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Bale-grazing workshops introduce new concept

Plan to attend one of two unique workshops for livestock producers.

Tom J. Bechman, Midwest Crops Editor

October 2, 2023

1 Min Read
Round hay bales scattered across pasture
READY TO FEED: Bales are in position for winter grazing in this forage field. John Elk III/Getty Images

Why bring big round bales to a feedlot and put them in bale feeders when you can let livestock go to them instead? And going to them just might mean positioning bales at key locations within a pasture so cattle and other livestock can stay on pasture for a good portion of the year.

Keith Johnson, Purdue Extension forage specialist, says this innovative concept is known among producers who use it as “bale grazing.”

“It is a winter-feeding method where bales are strategically set out on pasture in the fall when weather conditions are good,” he says. “Then, they’re fed to livestock in the winter in rotation in the pasture using temporary electric fencing.”

To introduce more producers to the concept, two workshops are being offered in Indiana:

  • Oct. 5 at the Jefferson County Fairgrounds, Madison, from 10 a.m. to 3 p.m. local time

  • Oct. 6 at the Southern Indiana Purdue Agriculture Center, Dubois, from 10 a.m. to 3 p.m. local time

These twin workshops are sponsored by Purdue Extension, Partners IN Food and Farming, University of Kentucky Extension and the Natural Resources Conservation Service. The Indiana Forage Council, Urban Soil Health, Conservation Cropping Systems Initiative and Grazing Systems Supply are supporting the effort.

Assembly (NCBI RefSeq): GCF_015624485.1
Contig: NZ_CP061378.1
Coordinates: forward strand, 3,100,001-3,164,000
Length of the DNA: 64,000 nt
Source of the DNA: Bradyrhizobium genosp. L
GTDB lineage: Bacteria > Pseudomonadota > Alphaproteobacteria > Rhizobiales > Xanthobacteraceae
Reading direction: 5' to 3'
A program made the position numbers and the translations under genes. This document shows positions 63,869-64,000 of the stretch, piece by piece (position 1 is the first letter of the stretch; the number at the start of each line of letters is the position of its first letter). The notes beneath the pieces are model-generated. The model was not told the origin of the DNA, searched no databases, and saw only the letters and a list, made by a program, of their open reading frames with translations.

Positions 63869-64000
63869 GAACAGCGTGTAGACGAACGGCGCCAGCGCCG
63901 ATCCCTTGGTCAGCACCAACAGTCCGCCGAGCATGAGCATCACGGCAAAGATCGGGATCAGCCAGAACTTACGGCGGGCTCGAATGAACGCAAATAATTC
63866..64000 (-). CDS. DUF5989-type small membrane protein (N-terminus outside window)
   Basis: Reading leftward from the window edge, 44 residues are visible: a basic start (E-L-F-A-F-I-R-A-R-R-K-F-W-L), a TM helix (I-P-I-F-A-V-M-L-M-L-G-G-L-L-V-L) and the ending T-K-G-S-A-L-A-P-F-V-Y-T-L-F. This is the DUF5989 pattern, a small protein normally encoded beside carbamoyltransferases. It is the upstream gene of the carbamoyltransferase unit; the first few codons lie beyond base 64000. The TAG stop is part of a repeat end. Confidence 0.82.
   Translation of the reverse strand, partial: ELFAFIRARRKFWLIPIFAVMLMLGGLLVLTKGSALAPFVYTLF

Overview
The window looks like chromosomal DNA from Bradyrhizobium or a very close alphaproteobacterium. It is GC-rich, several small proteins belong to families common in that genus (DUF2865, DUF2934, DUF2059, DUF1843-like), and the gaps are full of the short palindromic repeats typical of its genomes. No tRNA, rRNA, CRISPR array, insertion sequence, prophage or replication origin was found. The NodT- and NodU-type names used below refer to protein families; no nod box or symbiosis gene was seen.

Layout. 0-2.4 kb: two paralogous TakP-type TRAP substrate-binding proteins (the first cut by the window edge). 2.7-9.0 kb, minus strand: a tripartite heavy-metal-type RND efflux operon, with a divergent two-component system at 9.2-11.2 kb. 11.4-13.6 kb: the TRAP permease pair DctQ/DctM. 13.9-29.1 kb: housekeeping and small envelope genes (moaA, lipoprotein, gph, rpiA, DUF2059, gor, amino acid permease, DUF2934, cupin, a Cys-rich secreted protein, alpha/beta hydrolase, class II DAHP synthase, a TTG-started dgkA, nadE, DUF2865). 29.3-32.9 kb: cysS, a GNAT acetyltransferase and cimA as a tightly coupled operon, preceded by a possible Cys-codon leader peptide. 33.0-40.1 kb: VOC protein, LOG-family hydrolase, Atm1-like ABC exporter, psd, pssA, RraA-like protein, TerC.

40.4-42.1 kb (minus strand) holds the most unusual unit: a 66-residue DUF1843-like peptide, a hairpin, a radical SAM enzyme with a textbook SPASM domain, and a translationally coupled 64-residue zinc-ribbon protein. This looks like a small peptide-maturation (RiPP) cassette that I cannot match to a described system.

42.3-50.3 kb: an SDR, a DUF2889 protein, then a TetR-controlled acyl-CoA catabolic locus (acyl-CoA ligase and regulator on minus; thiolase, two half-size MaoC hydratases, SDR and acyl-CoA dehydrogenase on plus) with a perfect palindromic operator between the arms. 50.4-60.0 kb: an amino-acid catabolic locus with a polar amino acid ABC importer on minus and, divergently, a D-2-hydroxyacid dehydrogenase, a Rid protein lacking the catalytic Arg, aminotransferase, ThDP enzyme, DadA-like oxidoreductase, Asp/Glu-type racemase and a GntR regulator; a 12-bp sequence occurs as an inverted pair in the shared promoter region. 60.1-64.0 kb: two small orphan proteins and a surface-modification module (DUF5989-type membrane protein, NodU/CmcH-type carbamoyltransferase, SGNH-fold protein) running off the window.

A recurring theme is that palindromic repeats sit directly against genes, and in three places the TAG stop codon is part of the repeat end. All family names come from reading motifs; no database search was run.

You will be able to participate in a pasture walk at either location and see how producers who graze livestock position the system for best results. Lunch will be provided. Greg Halich, forage systems economist at the University of Kentucky, will lead the workshop, focusing on how to make the system profitable.

To learn more or to reserve a spot, visit or email [email protected].

Read more about:

Grazing SystemsGrazing

About the Author(s)

Tom J. Bechman

Midwest Crops Editor, Farm Progress

Tom J. Bechman became the Midwest Crops editor at Farm Progress in 2024 after serving as editor of Indiana Prairie Farmer for 23 years. He joined Farm Progress in 1981 as a field editor, first writing stories to help farmers adjust to a difficult harvest after a tough weather year. His goal today is the same — writing stories that help farmers adjust to a changing environment in a profitable manner.

Bechman knows about Indiana agriculture because he grew up on a small dairy farm and worked with young farmers as a vocational agriculture teacher and FFA advisor before joining Farm Progress. He works closely with Purdue University specialists, Indiana Farm Bureau and commodity groups to cover cutting-edge issues affecting farmers. He specializes in writing crop stories with a focus on obtaining the highest and most economical yields possible.

Tom and his wife, Carla, have four children: Allison, Ashley, Daniel and Kayla, plus eight grandchildren. They raise produce for the food pantry and house 4-H animals for the grandkids on their small acreage near Franklin, Ind.

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